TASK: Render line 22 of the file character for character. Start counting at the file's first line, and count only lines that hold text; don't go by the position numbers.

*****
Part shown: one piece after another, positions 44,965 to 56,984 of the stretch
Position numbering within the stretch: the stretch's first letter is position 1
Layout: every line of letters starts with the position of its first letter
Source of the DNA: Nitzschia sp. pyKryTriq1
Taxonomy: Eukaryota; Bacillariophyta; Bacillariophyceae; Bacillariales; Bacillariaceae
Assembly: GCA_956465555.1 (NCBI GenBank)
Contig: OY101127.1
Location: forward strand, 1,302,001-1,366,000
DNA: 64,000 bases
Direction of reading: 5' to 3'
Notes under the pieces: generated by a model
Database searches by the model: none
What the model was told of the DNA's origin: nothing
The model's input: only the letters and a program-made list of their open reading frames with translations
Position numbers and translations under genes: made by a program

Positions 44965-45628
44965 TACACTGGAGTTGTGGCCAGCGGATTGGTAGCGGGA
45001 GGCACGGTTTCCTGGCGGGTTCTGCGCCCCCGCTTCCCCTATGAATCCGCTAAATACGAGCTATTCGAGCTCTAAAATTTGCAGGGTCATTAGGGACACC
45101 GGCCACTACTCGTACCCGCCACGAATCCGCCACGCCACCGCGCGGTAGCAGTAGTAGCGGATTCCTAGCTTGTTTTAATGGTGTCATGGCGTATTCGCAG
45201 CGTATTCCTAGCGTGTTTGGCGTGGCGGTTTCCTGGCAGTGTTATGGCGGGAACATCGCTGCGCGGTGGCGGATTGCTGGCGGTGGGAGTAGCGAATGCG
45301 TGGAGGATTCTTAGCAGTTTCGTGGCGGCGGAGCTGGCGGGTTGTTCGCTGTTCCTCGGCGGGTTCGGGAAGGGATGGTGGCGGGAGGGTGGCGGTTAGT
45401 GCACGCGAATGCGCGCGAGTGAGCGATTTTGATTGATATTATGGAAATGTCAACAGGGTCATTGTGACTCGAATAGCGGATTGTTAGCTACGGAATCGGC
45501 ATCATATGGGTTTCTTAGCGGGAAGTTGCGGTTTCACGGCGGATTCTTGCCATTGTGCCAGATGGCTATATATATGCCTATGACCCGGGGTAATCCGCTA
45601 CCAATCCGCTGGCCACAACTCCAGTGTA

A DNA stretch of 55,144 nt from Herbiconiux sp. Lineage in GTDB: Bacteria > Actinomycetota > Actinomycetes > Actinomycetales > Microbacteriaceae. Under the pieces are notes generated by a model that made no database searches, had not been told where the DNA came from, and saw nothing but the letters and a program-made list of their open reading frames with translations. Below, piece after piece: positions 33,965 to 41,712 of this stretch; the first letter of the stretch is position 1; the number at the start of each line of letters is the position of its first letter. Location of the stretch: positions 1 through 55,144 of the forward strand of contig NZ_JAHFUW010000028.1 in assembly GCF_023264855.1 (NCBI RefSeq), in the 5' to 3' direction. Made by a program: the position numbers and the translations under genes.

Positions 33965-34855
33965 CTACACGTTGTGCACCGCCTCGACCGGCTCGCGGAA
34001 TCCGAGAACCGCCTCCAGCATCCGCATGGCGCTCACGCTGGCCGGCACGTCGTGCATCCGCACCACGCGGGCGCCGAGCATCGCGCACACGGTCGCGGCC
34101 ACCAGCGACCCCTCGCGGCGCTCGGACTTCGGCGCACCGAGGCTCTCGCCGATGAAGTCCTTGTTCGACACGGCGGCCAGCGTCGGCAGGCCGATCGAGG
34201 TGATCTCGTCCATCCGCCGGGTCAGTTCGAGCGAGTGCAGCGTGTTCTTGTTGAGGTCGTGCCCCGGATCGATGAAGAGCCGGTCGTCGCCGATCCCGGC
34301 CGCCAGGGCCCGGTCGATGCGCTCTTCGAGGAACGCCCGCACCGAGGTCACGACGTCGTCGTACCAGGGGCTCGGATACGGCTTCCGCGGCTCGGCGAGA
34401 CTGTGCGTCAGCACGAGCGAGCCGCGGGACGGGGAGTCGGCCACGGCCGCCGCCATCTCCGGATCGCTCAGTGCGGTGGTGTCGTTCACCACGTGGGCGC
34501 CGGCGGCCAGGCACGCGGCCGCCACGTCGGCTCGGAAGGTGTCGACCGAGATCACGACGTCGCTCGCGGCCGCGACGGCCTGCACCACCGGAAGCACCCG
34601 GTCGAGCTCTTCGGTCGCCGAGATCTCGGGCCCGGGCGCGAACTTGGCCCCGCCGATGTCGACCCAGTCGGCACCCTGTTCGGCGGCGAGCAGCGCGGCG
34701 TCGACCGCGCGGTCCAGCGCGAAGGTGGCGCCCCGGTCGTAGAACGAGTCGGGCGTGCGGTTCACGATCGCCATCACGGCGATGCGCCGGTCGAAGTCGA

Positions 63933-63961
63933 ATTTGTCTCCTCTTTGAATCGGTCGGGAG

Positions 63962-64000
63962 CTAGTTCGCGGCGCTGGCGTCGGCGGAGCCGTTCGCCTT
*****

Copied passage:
45401 GCACGCGAATGCGCGCGAGTGAGCGATTTTGATTGATATTATGGAAATGTCAACAGGGTCATTGTGACTCGAATAGCGGATTGTTAGCTACGGAATCGGC